I often feel like that children's song when giving Ellie updates. Yes, she is still sick. No, she still isn't well. Yes, she only eats the same three things. It is difficult to explain where she was, how far she has come, and how far she still has to go.
Ellie is the perfect storm. Her layers are many. Her situation is severe. She has been one very sick little girl, and over half of her little life has been spent in pain.
Today is May 1. Today Ellie is 33 months old. And she has been on an extremely restricted version of GAPS for 15 months. Every day I am torn between the joy that comes from seeing how far she has come, and the pain that comes with knowing the journey is far from over. Those two extremes are hard to explain to someone who asks how Ellie is doing
Today when looking at Ellie you will see eczema, and for the trained eye perhaps her turned in foot or favoring of the left side of her body. She is not kept in a bubble. She can touch food without causing us to panic, and I have lost track of when we last saw an FPIES reaction. If she gets stickers, or markers, or needs a band aid, we don't panic. Small exposures no long cause her to vomit until she passes out from exhaustion, or to poop green acid that burns off her skin. She is growing without issue, and has a full head of adorable brown curls. She is talking in complete sentences, can identify all of her colors and is learning her beginning reading sounds.
She has already healed a tremendous amount. But she has a long way to go.
GAPS is hard, but for Ellie GAPS is tremendously hard. Each individual moves through the stages of GAPS depending on their own factors and amount of healing needed. The longer Ellie is stuck, the more insight we get into what she needs to progress and where her hang-ups are. And without looking into the eyes of a screaming, malnourished, hurting child, I can begin the process of attacking those hang-ups to further her healing. It is a slow and frustrating process, but I am comforted by knowing that on GAPS she is nourished completely. And when you have spent months being told you cannot feed your screaming baby under the false promise of 'gut rest', nourishment is something you never take for granted again.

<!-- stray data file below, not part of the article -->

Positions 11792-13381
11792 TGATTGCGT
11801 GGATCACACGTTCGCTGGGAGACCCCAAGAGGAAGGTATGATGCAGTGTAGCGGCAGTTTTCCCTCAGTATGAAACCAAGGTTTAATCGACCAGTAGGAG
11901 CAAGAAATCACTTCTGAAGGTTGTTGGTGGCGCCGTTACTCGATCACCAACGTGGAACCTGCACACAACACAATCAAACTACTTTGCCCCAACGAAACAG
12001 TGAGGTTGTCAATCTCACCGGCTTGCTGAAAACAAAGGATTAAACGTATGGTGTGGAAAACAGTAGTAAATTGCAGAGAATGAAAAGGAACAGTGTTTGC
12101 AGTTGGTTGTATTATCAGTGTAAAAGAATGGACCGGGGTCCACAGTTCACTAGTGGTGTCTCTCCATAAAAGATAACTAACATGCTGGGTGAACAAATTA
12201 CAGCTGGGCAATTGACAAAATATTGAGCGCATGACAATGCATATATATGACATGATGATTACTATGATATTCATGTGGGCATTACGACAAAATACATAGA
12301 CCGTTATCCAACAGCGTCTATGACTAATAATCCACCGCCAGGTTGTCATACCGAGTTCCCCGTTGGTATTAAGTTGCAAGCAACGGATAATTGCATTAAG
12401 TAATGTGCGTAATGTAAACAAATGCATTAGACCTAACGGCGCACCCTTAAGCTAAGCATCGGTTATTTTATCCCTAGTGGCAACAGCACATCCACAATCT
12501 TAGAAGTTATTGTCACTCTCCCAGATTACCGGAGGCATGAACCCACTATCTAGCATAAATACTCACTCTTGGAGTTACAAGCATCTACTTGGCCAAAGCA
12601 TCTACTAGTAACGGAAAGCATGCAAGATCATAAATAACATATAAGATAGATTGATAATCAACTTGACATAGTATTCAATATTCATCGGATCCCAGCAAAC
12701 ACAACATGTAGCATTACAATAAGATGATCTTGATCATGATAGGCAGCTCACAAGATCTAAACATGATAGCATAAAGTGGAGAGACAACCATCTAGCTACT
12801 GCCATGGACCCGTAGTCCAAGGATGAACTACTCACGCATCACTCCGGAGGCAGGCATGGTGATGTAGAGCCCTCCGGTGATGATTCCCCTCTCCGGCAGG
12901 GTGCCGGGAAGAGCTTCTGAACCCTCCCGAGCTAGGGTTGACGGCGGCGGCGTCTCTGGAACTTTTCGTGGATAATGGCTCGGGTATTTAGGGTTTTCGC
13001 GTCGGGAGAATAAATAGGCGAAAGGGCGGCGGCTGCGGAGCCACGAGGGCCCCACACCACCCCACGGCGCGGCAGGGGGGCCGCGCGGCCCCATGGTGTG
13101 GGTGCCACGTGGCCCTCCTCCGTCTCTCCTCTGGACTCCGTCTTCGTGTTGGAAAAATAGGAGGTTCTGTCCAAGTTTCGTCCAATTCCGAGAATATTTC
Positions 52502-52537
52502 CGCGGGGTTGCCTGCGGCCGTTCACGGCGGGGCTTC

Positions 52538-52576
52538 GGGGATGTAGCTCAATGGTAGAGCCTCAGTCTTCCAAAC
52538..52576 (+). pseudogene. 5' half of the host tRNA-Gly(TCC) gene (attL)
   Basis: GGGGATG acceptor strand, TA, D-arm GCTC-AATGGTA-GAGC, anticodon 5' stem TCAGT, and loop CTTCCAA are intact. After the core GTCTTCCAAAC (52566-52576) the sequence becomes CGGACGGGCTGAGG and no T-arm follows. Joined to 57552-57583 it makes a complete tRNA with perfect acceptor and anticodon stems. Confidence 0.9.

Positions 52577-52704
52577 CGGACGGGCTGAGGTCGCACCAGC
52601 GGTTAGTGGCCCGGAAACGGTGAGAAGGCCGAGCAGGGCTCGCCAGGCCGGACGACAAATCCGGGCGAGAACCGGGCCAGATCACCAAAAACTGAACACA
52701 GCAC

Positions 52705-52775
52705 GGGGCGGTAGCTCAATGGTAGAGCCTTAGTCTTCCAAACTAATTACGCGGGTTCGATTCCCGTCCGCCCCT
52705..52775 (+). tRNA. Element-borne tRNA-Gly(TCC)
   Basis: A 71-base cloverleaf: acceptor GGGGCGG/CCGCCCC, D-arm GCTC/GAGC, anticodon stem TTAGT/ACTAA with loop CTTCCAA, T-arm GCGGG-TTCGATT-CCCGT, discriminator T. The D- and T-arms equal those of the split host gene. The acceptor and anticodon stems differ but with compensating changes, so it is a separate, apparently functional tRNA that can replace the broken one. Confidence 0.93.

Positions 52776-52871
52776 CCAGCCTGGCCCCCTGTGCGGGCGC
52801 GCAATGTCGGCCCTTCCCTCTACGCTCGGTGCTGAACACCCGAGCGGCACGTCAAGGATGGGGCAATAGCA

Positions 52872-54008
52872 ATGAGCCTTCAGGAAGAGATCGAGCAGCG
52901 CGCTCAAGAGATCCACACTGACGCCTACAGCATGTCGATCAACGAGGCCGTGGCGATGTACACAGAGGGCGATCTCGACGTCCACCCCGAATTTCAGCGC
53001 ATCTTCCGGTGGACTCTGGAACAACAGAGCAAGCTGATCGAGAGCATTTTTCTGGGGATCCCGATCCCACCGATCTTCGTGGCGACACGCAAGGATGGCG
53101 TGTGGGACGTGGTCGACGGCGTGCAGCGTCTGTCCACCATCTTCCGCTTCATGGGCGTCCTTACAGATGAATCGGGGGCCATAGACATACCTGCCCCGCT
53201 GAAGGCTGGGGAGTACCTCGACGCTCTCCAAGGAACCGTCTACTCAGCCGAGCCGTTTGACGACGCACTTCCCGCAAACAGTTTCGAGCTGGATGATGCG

Ellie has three hurdles to overcome in the near future. They seem rather large, but I am confident that they are just layers of healing and part of her journey.
1. She needs an oral evaluation. She has an obvious lip tip, and needs to be checked for other restrictions that are keeping her from chewing food.
2. She needs an examination of her spine for possible hidden complications.
3. She is not detoxing properly and we need to figure out why.
These three things seem huge when added to her already established eating and therapy routine. And let's not forget every day activities and life in general (did I mention she is also potty training??). But God is good, and He has promised healing. Not only for Ellie, but for all of us. It's just a journey to get there. And we are going to make it!